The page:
Prague: Why Leaving New York Was the Best Thing I’ve Done for My Mental Health



A breath of fresh air is always needed — even if that breath is halfway across the world.

Gabby Brooks, Contributing Writer

One of my favorite songs repeats the lyrics, “New York, I love you, but you’re bringing me down.” After two and a half semesters in the Big Apple, I have to say I agree.

Don’t get me wrong — I love New York. I’m incredibly lucky and grateful to study at NYU and spend my college years in the city. I love how it’s exciting and enigmatic and inspiring and electric. I dreamt of living there my whole life and once I had the opportunity, I didn’t want to admit to anyone including myself that it wasn’t everything I had hoped.

But sometimes New York swallows you whole and spits you right out. You have those days where half your leg winds up in a puddle of slush and you get claustrophobic on the crowded L-train and sirens keep you up all night. You start to fall out of love with the things that had been so enchanting.

To be fair, the main problem is not the place, but the fact that I started to get in a rut. There were a lot of toxic people in my life and I wasn’t doing anything to improve my situation. I let myself fall further and further down a rabbit hole of self-pity. New York is the perfect place to be if you want to feel bad for yourself.  

It’s easy to shut yourself out in a place known for rude, jaded people. Just put in some headphones and you’ll most likely be left alone. You can sob on the subway and everyone will just awkwardly look away and say nothing. So I shut myself out. I kept my headphones in and when I wasn’t in class, I was probably in my room watching Netflix. I didn’t want to meet anyone new because I convinced myself it was impossible and there was no point.

Everyone always comments about how NYU has no community I don’t fully agree with that it’s more a cluster of lots of small communities. I do think people get caught up in their own worlds and they don’t want to make the effort of meeting new people. This was especially evident last semester when I lived in upperclassmen housing. Everyone lives with their group of friends and spends all their time with them. As much as the RAs try, most people are stuck in their ways. Very few people would ever go to hall and dorm events and most people probably couldn’t name more than a few of their floormates.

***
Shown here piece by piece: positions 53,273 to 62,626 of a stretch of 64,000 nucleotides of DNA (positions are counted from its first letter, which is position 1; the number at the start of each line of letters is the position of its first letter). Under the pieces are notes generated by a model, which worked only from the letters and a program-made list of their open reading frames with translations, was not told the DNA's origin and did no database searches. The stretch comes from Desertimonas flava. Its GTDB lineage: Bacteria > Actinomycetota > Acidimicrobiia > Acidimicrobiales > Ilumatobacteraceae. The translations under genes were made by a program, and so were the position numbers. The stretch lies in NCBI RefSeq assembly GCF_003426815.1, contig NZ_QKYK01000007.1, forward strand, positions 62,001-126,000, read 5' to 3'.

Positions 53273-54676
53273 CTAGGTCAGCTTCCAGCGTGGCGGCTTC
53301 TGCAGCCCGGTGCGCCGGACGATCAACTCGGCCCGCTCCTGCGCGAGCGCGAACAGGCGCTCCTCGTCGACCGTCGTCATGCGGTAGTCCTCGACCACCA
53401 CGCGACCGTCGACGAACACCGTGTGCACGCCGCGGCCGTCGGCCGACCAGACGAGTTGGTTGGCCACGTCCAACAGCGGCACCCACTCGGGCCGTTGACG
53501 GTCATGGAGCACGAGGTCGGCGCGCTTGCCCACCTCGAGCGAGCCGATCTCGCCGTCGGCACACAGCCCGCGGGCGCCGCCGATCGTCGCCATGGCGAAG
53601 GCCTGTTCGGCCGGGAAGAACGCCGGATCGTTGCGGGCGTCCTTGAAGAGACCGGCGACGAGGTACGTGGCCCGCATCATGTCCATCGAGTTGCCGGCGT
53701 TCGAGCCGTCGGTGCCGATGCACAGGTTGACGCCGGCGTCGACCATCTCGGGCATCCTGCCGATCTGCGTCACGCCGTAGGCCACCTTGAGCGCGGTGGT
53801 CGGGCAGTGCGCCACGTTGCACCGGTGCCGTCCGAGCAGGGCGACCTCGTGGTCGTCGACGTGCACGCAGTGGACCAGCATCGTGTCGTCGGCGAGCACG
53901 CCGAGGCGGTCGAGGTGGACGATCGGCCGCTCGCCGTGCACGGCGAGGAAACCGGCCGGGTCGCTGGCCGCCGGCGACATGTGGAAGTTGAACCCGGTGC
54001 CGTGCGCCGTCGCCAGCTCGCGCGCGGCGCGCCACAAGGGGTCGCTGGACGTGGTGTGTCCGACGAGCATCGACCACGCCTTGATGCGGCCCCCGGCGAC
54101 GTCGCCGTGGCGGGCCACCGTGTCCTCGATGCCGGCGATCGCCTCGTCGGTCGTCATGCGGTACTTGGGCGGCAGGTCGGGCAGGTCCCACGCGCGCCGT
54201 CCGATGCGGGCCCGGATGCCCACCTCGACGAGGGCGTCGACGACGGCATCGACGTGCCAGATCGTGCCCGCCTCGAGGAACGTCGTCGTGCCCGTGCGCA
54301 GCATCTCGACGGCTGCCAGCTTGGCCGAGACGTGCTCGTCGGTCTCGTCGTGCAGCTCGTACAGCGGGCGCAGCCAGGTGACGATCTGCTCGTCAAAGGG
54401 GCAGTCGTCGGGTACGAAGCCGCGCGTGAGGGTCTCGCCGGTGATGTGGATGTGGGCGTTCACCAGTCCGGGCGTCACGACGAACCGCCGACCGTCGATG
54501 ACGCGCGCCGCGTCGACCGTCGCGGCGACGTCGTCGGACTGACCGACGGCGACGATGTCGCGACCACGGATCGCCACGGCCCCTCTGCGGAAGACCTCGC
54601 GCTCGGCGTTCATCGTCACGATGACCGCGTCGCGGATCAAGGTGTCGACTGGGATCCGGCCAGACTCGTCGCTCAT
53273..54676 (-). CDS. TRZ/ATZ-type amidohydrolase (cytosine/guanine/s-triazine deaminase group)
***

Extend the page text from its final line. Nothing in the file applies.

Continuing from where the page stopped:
When you study abroad, most people are starting over. Maybe a few people go with their best friends, but for the most part, students studying abroad only know a few people, if any. I was terrified to study abroad and didn’t sleep for days leading up to my flight.

Since coming here, I’ve made a group of good friends and we’ve already made plans to travel together around Europe. In general, people so far are more willing to expand their social networks and meet new people.

So yes, going to a new country has shifted my perspective and allowed me to focus on myself and do things that make me happy. But it’s less the fact that I went to a new place and more everything that came with that. Going out of my comfort zone and forcing myself to meet new people and try new things is what finally pushed me out of the rut. It was the shift in my mindset that made a difference, and hopefully will continue to do so when I get back to New York.

It’s not your surroundings that matter, it’s how you respond to them. If you’re in a rut like I was, you don’t need to travel halfway across the world to feel better. Maybe just going out of your comfort zone and trying something new will do the trick.